I just returned from the Andes Mountains in Peru. I experienced the culture, the Peruvian winter, met some wonderful people, and got to cross a big item off my bucket list: explore Incan ruins and sacred sites--especially Machu Picchu.
A site doesn’t become sacred overnight. First, a place has to exist. Then it must be considered an important place by multiple people. The importance turns to reverence. As if the site itself offers some direct connection with God or gods. Add in an element of fame, where the reputation of the site grows far beyond the locals, and you have a sacred site.
When I touched down in Peru two weeks ago, I assumed Machu Picchu would be the grand prize of my trip. That would be the most sacred site, simply because it’s the most famous. Don’t get me wrong, the site is sacred to Peru, no doubt. Considering the hordes of people I encountered, and knowing roughly what they paid to enter the site, this place is a sacred cash cow for sure. But religiously speaking, it was not the most important place to the Inca people.
Machu Picchu is famous because it’s so well preserved. In short, when Spain landed in Peru in 1532 with the intent of conquering its people, they destroyed all of the buildings and sacred sites they could. They wanted the locals to have no reminders of what life used to be like. Spain destroyed Incan temples, and their gods. Why not Machu Picchu? Because it was sitting on a mountain top, with one road in. A road the Inca destroyed and hid during their retreat from the city.
Spain never found the place, and it was almost forgotten, save for a few local villagers who had no use for a bunch of stone ruins. When American adventurer and explorer Hiram Bingham arrived in 1911 looking for the lost city of the Incas, the villagers shrugged, and one young boy led him up the hill to the ruins. I can only imagine that once the boy got close to the ruins of the city he pointed, and in the local language of Quechua said, “Knock yourself out, dude.”
Hiram Bingham did indeed knock himself out. Though this wasn’t technically the “Lost City of the Inca,” he know how to make it sexy to the world. He took pictures, he excavated, he published a book, and there I was just about a century later paying 140 Soles to walk around it for a few hours.
The most sacred Inca site is actually located near the center of the city of Cusco. The temple is called Coricancha. The construction is so precise with interlocking masonry that you can’t stick a needle between the blocks (a fact every tour guide is quick to point out). There’s no mortar or duct tape holding these blocks together, just enough precision to survive half a millennia of earthquakes, rainy seasons, and wars.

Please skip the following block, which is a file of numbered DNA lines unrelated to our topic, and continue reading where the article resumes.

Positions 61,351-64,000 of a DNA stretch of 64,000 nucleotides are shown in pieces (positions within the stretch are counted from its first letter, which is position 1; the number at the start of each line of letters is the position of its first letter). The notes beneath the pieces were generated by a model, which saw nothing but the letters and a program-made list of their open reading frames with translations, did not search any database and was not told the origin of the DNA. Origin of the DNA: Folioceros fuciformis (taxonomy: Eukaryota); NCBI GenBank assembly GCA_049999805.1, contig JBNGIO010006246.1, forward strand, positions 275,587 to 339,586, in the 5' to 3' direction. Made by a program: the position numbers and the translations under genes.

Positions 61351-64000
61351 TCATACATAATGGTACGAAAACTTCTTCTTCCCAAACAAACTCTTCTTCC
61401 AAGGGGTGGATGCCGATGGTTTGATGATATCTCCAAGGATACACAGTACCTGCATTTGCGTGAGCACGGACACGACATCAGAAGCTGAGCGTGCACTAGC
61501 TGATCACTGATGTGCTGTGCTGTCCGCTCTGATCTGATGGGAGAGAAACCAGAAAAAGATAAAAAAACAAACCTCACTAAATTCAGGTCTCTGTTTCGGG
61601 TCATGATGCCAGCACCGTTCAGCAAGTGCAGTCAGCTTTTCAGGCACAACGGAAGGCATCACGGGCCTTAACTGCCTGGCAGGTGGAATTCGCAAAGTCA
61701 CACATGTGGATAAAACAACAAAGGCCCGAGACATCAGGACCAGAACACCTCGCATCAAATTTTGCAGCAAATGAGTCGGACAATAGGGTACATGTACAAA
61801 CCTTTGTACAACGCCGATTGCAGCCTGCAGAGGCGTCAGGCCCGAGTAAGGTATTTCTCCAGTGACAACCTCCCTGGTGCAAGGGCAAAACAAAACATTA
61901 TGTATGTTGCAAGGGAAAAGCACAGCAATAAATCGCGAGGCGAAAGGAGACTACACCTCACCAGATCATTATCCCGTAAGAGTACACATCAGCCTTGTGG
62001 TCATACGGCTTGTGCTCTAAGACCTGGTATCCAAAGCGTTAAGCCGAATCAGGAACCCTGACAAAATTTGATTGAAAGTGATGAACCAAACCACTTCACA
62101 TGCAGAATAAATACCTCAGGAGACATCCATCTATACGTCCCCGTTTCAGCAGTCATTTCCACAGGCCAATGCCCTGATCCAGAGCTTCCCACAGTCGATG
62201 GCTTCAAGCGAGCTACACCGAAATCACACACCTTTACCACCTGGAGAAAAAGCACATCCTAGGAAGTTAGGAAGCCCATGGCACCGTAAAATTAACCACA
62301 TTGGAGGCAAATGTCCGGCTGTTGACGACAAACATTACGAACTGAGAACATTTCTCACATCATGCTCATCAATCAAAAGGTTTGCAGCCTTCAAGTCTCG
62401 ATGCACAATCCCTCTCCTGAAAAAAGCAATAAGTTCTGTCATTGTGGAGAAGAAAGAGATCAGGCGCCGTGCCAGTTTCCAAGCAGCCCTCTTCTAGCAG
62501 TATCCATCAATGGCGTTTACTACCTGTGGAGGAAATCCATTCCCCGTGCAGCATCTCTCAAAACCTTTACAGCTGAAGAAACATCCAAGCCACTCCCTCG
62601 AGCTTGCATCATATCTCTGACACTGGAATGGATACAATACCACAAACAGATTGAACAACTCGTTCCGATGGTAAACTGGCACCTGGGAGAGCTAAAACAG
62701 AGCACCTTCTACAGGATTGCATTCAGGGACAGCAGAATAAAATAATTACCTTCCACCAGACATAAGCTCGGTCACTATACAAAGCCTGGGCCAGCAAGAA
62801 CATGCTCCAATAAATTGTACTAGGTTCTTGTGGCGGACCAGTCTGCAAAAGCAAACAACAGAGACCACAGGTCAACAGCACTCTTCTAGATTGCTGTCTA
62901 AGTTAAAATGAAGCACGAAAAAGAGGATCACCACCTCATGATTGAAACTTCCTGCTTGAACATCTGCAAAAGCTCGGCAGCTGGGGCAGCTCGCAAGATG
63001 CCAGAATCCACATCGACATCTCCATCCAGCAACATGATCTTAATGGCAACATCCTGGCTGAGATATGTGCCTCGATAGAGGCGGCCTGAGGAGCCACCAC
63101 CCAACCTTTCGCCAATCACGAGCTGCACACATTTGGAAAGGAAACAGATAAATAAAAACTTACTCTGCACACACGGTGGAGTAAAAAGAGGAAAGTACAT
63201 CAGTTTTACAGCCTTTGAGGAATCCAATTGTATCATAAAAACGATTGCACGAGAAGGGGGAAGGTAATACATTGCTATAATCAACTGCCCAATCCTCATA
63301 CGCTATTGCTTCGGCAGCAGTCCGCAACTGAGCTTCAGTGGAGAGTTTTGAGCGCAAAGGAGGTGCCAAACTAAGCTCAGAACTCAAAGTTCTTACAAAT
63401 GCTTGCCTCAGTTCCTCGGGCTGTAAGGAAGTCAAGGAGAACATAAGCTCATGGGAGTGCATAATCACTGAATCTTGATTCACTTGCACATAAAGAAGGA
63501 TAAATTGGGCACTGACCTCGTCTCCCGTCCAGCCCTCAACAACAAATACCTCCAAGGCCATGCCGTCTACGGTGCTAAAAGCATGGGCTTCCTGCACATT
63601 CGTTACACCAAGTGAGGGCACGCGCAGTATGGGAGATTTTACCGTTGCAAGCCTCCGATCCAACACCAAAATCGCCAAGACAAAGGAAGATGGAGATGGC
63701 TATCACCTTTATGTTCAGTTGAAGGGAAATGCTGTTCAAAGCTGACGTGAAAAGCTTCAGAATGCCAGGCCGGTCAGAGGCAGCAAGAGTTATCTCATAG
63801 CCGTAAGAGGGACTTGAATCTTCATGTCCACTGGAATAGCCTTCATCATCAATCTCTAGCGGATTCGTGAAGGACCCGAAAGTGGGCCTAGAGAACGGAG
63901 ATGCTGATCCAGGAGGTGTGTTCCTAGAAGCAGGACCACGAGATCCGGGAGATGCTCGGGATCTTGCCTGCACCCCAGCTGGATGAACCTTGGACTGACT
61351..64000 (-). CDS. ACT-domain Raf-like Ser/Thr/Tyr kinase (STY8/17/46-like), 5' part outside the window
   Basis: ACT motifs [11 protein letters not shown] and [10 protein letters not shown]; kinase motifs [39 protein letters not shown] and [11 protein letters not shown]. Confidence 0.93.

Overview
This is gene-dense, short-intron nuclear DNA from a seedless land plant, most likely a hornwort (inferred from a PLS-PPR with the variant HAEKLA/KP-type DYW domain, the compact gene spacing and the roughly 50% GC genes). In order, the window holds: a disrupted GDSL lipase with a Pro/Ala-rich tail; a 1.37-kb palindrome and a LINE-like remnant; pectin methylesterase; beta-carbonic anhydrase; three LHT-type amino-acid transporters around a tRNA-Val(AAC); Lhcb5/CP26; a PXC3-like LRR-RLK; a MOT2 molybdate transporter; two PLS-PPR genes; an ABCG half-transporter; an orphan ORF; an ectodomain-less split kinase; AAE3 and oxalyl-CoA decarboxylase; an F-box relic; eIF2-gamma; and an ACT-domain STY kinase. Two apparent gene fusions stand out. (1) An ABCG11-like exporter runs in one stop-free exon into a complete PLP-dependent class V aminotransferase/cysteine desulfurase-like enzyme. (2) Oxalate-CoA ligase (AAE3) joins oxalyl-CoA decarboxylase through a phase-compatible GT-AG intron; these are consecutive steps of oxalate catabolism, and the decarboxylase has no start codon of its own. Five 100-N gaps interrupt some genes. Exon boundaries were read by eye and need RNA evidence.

Coricancha’s walls were once covered in gold and golden statues adorned the courtyard. Gold, to the Inca, was merely decorative. To the Spanish, it was everything. When Spanish conquistadors raided Cusco, they took the gold, they destroyed much of the temple, and then built the Santo Domingo church using the Inca stones for the foundation. They tried to cover over the Incas, but thankfully, they’re still there underneath holding up the entire Catholic church and convent.
I got close to some of the old Incan walls. Close enough that the results of the Spanish conquest vanished from my sight and I was left face-to-face with the Incas of the 16th century. I smelled the stone blocks. I touched them. I connected.
Thankfully, all of the Inca were not wiped out. Today, their descendants still walk the streets of Cusco. They still tend to the buildings of Machu Picchu. Some of them still speak Quechua. When I walked through the grounds of these ancient temples, I could almost feel the rhythm of ancient drums. I could hear the voices of people who were incredible builders able to construct something that outlasted their short empire. In short, I understood the power of a sacred site. I was a pilgrim along with thousands of others who traveled far to be able to say I was there. I traveled there to try and connect with something bigger than me, and I accomplished exactly that.
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